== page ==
‘Developmental goals’ in business has become a bit of a bad word; and it seem to imply that projects are not optimised to make commercial sense but more to ensure that people have better lives. There is this implicit zero-sum game mentality here that thinks that wealth is accumulated through diversion rather than creation. Yet the very business of development is about creation of wealth. From the economic point of view, value is unlocked through collaboration, realising of ideas, some bits of moving of factors around as well as making good use of knowledge that is already embedded within the system. Having longer time horizon and building up long-term trust (social capital) can help communities unlock the value.
I’ve seen a young farmer in Ghana going from a hired labour to owning a farm 5 times the size of his original employer. And this young farmer was investing into irrigation pumps and other productivity-improving equipment, that original employer farmer was just complaining about how the government has not done enough to improve the lives of people. Being able to take control of one’s fate and making the sacrifices for it is important; successive generations of being able to maintain that attitude helps accumulate wealth especially during times of macro-growth. Development usually takes place this way and deployment of first-world capital into third-world normally involves getting your hands dirty and being extremely operational but once you get started and figure out a model that works, you are way ahead of a lot others.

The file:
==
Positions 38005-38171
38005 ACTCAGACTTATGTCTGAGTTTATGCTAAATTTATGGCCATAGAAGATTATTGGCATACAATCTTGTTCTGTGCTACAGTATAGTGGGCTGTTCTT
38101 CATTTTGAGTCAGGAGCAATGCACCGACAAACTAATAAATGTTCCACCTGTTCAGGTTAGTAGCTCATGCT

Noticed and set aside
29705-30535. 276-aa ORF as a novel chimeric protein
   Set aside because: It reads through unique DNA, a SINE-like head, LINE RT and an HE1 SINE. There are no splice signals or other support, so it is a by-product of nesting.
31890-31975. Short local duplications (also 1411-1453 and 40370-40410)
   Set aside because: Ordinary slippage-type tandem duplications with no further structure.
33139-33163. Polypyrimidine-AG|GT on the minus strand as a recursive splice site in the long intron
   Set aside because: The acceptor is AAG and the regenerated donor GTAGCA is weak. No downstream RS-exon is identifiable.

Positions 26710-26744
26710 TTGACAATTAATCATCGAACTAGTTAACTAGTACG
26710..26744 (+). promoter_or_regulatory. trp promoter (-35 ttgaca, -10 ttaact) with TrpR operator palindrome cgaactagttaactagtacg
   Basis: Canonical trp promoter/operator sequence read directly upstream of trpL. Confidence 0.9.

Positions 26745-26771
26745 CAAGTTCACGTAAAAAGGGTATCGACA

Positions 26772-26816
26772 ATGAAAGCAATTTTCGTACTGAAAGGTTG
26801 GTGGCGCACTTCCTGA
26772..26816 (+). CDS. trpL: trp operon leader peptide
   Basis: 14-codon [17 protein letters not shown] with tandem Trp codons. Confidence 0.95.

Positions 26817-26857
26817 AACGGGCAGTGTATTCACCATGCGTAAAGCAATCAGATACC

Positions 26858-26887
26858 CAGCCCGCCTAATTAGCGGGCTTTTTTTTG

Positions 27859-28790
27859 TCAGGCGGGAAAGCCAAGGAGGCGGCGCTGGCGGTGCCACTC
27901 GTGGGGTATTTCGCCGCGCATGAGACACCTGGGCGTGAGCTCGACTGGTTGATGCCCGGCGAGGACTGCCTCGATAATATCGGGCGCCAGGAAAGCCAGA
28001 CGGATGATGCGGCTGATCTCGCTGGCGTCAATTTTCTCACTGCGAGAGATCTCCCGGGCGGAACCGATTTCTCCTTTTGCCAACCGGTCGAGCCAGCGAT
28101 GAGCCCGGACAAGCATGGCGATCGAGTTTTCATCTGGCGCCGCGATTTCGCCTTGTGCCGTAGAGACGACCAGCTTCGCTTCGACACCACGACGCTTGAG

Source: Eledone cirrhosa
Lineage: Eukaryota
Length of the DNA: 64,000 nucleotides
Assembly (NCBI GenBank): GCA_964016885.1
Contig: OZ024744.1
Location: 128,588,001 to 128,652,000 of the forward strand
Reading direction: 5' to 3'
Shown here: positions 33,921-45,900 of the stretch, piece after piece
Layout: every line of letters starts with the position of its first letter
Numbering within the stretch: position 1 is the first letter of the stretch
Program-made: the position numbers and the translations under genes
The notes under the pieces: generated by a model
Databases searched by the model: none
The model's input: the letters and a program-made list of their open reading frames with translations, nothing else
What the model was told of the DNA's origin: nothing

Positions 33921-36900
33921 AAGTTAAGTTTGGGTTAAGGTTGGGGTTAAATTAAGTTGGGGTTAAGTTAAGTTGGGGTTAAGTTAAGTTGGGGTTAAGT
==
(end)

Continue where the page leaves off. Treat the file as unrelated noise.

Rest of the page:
That is in part what happened to the many companies that first invested in Singapore; their investment often paid off many fold. The story of Singapore’s development, for most part was wealth creation and it has been done through agglomeration of those with knowledge and then putting our factors (geographical locations, people, proximal resources) into use through the know-how of global companies. Of course, over the years, as other locations have become more attractive in terms of cost competitiveness, quality of manpower and all, we have to re-strategize our development. But the basics have been cover already by now. For now, I believe Singapore is at the stage where we need to now think about how the fruits of development are distributed and should be distributed.